I use that as an example because it seems to be the norm. The “commitment” is more a commencement of the real recruiting process. I don’t know the percentage of athletes who commit and then de-commit, but I am sure it is significant. This is not on the athletes, per se. It is the way the process works.

Schools feel the need to offer earlier and earlier because in some cases, it pays to be the first coach to show interest in a player. And with the other factors involved, which includes intensive media coverage from traditional and non-traditional media, there are advantages to being offered and to committing.

Once a Louisville commit, Keaton Torre switched to BYU after moving to Utah for his senior year. Now, he has had to open his recruiting again. (Photo by Dave Argyle,

Once a Louisville commit, Keaton Torre switched to BYU after moving to Utah for his senior year. Now, he has had to open his recruiting again. (Photo by Dave Argyle,


Because commitments are generally considered to be soft, coaches sometimes feel the need to over-offer and then, when the numbers don’t balance, pull offers from some athletes who thought they had a place to go. Add in coaching changes and new priorities from the new staff and you have another dynamic entirely.

The whole process encourages coaches to look at the commitment process the same way many drivers treat a traffic light. While a yellow light is supposed to be a cautionary signal encouraging drivers to slow down and prepare to stop, many treat it instead as an invitation to hit the gas so that when the red light appears, they are close enough to the intersection that they feel good about running that red light.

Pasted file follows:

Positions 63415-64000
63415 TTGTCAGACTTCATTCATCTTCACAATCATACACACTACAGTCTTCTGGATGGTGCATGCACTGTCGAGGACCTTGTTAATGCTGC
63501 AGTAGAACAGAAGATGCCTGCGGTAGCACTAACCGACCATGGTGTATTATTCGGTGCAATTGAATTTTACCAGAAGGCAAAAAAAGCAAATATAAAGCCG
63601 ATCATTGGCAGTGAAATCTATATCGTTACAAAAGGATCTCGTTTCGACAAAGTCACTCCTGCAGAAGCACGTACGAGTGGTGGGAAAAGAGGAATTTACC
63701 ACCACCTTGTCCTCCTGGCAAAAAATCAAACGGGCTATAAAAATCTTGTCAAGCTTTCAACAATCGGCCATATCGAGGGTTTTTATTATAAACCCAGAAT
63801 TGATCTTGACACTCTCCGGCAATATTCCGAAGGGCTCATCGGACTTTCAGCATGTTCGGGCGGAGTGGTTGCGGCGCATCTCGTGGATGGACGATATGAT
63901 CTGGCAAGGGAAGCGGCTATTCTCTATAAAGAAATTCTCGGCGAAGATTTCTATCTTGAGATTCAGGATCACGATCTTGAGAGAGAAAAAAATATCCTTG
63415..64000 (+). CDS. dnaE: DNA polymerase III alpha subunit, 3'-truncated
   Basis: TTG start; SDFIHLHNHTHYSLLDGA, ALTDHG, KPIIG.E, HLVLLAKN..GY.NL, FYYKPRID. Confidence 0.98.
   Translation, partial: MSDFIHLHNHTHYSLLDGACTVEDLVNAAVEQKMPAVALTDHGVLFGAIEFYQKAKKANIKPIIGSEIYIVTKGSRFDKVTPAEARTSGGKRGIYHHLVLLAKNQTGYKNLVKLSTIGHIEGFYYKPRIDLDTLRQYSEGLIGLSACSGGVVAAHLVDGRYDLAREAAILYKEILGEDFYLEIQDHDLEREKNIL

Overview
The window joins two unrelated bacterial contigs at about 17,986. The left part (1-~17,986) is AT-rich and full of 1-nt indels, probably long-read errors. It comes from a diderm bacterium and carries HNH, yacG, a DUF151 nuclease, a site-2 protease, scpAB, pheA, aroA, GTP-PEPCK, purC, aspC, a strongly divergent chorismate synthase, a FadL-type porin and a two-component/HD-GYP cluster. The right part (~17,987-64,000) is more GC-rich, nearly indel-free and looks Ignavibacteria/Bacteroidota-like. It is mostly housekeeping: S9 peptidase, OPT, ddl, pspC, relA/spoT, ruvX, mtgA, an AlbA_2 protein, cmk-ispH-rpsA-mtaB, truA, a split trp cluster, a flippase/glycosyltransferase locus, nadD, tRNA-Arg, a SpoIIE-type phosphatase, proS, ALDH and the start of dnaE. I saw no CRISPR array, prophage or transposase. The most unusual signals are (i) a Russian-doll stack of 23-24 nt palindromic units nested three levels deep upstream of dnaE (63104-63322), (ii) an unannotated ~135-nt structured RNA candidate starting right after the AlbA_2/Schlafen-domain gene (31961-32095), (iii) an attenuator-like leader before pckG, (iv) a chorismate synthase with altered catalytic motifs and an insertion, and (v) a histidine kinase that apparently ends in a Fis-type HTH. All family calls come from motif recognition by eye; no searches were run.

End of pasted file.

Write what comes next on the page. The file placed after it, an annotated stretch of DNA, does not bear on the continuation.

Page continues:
When a player is offered, it is not a signal to other schools to back off recruiting, but instead it seems to have the opposite effect. The commitment is considered more as a “leaning,” and the challenge is to see who can go harder and find a way to get that player to “flip” his commitment.

Social media is filled with photos of players who have committed to a school on the official visits to another school, or with another group of coaches taking an in-home visit. And you have recruiting bloggers that cover every school racing to stay on top of who is going where so the fans (a derivative of the word “fanatic”) will have something to talk about.

And the more offers or the bigger the name on the school to which an athlete commits, the more stars that appear next to that player’s name on those all-important recruiting services. Occasionally you get an athlete who just wants to go through the process privately, but even then, we just can’t stop speculating and we have social media outlets like Twitter on which to tell the world about our “inside information.”


I know it is naive of me to think we could even entertain going back to the days when NLI day was THE DAY. Media is what it is and everyone wants to be first. Both coaches and athletes are under pressure to get into the process early so they are not left behind later on.

Like I said, I don’t know if there is a solution or if there is really a problem, or perhaps a different word we can use for “commitment.” Maybe it just comes down to semantics and I need to get over it.

I’m working on that and hopefully getting it out by writing about it will aid in my therapy.